Treatment acceptability of healthcare services for children with cerebral palsy

Norm Dahl, Raymond Tervo, Frank J Symons

Research output: Contribution to journalArticlepeer-review

3 Scopus citations


Background: Although treatment acceptability scales in intellectual and developmental disabilities research have been used in large- and small-scale applications, large-scale application has been limited to analogue (i.e. contrived) investigations. This study extended the application of treatment acceptability by assessing a large sample of care givers' perceptions of treatment for children with cerebral palsy (CP) in a real-world setting and tested if responses differed across child characteristics, type of medical service or respondent demographics. Method: One hundred and fifty four care givers' for children with CP rated the acceptability of treatments and related medical services by clinicians working in a multi-disciplinary children's specialty setting using Kazdin's (Journal of Applied Behavior Analysis, 13, 1980, 259) Treatment Evaluation Inventory. Results: There were significant (P < 0.05) differences between male and female respondents' ratings of treatment acceptability. There were no other significant differences for caregiver ratings in relation to child characteristics, type of appointment, severity of CP or other respondent demographic characteristics. Conclusion: Mothers and fathers of children with developmental disabilities may differ in their perceptions of the acceptability of medical treatment services for children with developmental disabilities. Future studies addressing treatment acceptability should expand the scope of demographic information assessed and include items specific to the roles respondents have in providing and coordinating therapeutic regimens for their children's medical needs.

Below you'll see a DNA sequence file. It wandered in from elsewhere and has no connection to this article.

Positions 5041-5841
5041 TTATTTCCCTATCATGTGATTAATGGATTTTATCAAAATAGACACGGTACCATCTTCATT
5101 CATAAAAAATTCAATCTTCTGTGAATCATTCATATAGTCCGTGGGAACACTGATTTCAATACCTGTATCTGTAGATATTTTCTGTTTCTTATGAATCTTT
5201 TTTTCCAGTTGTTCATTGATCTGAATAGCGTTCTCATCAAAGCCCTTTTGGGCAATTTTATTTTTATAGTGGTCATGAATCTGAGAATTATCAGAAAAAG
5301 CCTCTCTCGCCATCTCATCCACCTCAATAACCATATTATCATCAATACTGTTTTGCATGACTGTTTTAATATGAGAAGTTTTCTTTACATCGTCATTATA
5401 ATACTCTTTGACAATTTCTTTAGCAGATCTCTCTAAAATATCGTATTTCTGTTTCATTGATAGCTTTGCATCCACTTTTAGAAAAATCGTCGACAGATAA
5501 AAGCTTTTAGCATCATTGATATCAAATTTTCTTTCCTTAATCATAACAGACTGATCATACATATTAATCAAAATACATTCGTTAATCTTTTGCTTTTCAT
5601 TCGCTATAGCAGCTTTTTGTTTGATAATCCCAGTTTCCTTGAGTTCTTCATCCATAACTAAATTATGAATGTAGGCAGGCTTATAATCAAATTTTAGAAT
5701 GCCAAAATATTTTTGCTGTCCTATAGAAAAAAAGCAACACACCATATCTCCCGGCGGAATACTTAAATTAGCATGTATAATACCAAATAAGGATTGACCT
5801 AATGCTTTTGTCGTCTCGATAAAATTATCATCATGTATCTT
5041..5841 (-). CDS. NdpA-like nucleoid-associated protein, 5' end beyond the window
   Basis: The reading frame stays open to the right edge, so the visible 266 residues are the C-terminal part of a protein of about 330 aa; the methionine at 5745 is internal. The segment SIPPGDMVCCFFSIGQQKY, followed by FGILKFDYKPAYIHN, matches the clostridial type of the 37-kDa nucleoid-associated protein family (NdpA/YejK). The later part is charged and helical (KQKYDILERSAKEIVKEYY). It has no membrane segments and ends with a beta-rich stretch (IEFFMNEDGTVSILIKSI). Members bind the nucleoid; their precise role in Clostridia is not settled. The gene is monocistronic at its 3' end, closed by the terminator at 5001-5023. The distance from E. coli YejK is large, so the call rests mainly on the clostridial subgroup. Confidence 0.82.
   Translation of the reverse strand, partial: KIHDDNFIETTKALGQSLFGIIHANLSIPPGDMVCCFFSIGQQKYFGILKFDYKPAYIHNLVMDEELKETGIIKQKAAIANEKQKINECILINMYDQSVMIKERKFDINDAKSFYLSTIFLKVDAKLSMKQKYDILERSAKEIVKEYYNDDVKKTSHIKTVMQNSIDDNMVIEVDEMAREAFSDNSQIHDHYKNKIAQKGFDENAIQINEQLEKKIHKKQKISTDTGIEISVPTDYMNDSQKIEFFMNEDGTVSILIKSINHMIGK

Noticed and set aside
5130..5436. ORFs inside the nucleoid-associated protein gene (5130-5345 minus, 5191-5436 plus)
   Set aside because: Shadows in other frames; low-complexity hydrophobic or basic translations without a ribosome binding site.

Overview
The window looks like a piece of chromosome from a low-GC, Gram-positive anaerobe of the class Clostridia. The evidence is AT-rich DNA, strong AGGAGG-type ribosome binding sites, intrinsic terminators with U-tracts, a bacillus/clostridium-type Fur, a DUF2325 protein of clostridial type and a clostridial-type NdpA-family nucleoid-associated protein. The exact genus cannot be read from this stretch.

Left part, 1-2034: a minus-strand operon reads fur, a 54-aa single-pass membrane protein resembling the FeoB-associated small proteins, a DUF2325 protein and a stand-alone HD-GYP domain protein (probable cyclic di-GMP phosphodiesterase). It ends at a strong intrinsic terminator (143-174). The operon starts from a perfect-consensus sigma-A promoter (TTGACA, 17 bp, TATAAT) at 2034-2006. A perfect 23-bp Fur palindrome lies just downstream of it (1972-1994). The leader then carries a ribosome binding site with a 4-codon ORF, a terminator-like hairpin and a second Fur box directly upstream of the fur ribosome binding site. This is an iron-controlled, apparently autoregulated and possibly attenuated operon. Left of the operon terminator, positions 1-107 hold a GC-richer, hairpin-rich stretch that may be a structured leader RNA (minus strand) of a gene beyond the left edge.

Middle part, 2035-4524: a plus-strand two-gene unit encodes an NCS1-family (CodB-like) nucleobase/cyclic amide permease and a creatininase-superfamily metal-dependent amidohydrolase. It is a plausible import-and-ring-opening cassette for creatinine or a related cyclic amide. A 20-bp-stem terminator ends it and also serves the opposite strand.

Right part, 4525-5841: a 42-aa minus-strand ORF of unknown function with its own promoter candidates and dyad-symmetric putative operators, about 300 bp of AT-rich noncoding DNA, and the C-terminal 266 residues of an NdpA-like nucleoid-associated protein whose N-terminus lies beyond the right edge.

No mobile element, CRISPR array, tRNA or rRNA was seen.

Original languageEnglish (US)
Pages (from-to)475-482
Number of pages8
JournalJournal of Applied Research in Intellectual Disabilities
Issue number5
StatePublished - Sep 2007


  • Cerebral palsy
  • Social validity
  • Treatment acceptability


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